“Metabolic Power Events” is part of a series of webinars held by Cristian Osgnach to go deeper on the workload analysis and the concepts of metabolic power and high-intensity through specific examples on the field.
We know that MPE is often considered a smart solution to overcome the limits of acceleration. However, this is not their main use. Power events have been designed for a better understanding of the performance from an energetic point of view, which means to get through the balance between high demanding (oxygen debt contraction) phases and recovery (oxygen debt payment) phases. Since a football match lasts more than 90 minutes, we have to deal with keeping the best intensity for as long as possible. The general use of the metabolic power approach is to provide a clear picture of the power demands and the MPEs help us accordingly.
This video, through the analysis of this particular exercise, shows how easy it is to miss out on some demanding events while monitoring the performance (i.e. three power events vs just one acceleration). The graph below (bottom panel) reports the time course of metabolic power, which allows us to get more information about the overall amount of energy required, per unit of time, to carry out the activity in question.
The three similar peaks (in the figure, marked ① in red) result from a combination of both speed and acceleration together. In team sports, high metabolic power output is required to perform actions of combined moderate speed and moderate acceleration. The overall energy needed to perform this specific exercise is represented by the red area, whereas the light blue area is the energy supply from aerobic sources. Every time the red area exceed the blue one, the subject needs energy from anaerobic sources, to perform the activity in question (i.e. MPE).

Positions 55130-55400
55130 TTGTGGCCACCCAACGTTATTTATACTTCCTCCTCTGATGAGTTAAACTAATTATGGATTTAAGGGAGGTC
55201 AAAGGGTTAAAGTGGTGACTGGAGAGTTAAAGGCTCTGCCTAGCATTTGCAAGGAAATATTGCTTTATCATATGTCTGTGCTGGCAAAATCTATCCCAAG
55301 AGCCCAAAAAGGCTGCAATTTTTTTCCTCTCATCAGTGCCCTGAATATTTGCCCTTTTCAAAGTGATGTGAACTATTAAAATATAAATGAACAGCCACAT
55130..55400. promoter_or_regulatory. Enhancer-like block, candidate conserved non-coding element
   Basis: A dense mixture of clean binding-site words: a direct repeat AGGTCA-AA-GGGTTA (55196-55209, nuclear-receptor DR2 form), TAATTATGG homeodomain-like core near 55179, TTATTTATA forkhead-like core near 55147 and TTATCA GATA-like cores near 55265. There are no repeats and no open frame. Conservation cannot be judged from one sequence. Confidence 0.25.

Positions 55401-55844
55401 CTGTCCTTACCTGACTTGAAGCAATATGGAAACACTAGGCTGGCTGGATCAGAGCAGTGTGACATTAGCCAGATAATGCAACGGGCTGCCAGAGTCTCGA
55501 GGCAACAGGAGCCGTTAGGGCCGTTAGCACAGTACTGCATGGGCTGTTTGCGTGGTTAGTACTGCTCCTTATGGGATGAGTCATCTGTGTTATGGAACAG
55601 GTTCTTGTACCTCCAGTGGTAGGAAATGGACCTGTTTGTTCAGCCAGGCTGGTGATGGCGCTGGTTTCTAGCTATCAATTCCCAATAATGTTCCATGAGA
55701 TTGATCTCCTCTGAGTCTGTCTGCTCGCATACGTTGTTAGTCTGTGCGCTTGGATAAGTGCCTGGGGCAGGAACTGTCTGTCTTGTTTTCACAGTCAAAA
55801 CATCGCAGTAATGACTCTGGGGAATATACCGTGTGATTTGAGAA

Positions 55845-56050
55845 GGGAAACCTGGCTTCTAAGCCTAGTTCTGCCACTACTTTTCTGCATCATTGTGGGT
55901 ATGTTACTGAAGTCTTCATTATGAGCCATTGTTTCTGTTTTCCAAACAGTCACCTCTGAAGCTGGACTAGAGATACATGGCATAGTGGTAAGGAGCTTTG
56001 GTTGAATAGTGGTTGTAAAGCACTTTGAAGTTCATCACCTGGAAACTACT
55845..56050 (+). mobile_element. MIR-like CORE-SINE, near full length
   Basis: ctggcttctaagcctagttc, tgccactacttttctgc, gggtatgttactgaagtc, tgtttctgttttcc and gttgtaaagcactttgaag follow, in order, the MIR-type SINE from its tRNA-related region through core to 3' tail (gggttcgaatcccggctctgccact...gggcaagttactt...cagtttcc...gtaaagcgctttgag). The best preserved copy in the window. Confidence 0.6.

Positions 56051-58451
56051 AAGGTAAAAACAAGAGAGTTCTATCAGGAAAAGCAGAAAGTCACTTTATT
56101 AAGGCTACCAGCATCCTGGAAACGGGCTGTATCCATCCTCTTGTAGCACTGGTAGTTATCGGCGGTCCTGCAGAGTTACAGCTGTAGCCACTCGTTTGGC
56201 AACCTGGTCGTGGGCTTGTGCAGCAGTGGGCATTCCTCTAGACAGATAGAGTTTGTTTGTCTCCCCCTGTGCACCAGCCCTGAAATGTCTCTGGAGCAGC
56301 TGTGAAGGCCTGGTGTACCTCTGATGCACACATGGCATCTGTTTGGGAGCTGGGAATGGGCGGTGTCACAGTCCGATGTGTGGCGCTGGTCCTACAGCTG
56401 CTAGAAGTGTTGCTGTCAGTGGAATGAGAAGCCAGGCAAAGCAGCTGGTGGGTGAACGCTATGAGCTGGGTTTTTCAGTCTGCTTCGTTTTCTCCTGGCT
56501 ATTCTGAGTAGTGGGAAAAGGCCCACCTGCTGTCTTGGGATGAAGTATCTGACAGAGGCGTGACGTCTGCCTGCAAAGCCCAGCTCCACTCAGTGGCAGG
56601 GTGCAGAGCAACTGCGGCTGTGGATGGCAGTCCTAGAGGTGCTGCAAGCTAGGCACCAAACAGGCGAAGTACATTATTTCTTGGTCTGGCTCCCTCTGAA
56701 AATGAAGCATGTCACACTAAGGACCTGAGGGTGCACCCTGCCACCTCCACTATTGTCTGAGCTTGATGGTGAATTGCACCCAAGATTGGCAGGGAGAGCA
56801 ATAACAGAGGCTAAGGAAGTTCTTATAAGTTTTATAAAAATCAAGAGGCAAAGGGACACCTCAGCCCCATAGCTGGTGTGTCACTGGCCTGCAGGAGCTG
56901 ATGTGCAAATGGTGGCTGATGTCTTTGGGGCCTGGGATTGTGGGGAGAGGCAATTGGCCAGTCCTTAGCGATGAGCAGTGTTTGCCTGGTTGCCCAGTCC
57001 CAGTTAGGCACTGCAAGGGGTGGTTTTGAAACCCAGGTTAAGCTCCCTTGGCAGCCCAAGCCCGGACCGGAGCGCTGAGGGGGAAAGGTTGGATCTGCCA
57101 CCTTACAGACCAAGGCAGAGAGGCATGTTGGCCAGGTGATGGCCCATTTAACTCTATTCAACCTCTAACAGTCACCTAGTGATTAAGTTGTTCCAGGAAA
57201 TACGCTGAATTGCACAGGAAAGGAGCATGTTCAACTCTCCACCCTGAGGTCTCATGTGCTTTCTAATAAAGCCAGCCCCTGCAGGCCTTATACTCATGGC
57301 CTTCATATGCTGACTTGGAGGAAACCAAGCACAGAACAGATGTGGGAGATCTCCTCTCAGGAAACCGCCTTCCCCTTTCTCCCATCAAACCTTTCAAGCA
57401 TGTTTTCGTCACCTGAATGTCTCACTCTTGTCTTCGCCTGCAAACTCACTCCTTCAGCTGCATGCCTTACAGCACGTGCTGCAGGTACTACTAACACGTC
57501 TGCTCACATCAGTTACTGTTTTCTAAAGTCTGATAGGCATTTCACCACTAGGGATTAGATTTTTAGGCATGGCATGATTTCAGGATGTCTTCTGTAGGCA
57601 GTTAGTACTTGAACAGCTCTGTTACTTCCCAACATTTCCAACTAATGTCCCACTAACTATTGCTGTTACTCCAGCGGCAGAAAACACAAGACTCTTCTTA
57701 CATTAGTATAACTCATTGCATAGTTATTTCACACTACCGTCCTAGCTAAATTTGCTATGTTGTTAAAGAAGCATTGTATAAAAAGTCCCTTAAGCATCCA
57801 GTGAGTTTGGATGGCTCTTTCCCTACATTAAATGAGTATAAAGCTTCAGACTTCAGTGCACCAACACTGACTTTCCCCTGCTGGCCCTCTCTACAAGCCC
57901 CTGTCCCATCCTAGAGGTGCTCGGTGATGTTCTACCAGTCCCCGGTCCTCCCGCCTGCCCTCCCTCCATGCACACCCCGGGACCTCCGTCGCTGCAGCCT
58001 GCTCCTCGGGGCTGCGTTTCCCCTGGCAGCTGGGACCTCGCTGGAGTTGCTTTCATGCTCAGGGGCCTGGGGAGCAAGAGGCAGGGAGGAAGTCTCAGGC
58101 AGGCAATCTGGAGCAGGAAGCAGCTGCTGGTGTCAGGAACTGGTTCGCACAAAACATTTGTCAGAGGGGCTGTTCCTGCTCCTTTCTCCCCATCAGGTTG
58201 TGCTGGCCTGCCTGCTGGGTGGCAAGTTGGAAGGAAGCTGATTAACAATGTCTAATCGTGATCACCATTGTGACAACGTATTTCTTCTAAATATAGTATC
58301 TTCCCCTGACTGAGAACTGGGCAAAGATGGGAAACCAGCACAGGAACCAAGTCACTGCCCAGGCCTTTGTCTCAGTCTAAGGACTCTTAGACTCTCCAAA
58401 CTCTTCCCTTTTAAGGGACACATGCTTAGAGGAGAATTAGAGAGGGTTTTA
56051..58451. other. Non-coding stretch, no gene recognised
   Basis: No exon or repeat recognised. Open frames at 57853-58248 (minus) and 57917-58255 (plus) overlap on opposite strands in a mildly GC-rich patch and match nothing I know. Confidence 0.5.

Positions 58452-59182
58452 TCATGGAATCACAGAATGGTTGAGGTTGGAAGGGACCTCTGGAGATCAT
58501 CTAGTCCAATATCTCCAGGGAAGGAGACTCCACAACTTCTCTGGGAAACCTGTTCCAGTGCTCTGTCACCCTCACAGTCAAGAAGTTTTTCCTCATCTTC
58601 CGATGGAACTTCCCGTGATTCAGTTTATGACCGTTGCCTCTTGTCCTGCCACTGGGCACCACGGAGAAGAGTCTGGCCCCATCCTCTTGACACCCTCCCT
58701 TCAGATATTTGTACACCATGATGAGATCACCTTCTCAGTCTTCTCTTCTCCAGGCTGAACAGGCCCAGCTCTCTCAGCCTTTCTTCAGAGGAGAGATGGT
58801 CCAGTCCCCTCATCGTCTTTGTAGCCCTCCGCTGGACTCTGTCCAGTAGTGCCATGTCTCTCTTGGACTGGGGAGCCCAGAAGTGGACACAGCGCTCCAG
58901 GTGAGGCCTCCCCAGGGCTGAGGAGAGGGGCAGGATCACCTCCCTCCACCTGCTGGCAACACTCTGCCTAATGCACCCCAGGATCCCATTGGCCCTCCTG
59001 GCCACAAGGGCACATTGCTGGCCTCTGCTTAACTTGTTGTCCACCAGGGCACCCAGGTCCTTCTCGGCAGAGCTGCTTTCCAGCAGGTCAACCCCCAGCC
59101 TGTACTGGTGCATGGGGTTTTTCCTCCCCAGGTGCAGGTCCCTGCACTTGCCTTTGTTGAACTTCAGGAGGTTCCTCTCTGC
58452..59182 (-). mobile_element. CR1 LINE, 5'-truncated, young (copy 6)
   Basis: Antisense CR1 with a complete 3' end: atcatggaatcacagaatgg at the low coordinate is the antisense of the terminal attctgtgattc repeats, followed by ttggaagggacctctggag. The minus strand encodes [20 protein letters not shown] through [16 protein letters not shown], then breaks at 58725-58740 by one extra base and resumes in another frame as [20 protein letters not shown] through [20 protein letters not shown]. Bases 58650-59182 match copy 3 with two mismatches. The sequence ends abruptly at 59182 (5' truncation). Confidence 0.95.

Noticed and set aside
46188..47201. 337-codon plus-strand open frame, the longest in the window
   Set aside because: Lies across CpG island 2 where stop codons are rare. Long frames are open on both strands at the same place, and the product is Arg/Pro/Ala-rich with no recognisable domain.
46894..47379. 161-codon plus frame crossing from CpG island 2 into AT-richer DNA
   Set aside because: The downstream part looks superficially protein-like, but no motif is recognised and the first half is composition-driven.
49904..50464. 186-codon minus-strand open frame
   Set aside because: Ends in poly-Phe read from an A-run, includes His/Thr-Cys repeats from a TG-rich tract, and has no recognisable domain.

On the contrary, when the blue area exceeds the red one, the overall energy excess from aerobic sources is used to restore ATP and phosphocreatine stores (i.e. recovery phase).
The following video provides additional insight on high demanding actions, taking into account all the combinations of speed and acceleration below both the high speed and high acceleration thresholds, but above the VO₂max of the athlete.
Thanks to the total number of MPEs, we analyse in-depth the way the athlete alternates work and recovery. Both phases can be described through duration and intensity. With reference to the recovery phase:
- average recovery time is the time interval between one and the following MPE. This is a very important parameter since it allows the coach to understand the time an athlete needs to (partially or totally) restore the anaerobic sources.
- average recovery power expresses the intensity held by the athlete during the recovery phases. The higher the intensity, the more actively the athlete manage the recovery actions.
What happens during the match? If the performance between two athletes is quite similar, how can MPEs help us to make a distinction?
We will present an example in the next article.
C. Osgnach, “How to detect the high intensity“
C. Osgnach, “A simple intermittent exercise analysis: gpexe vs traditional metrics“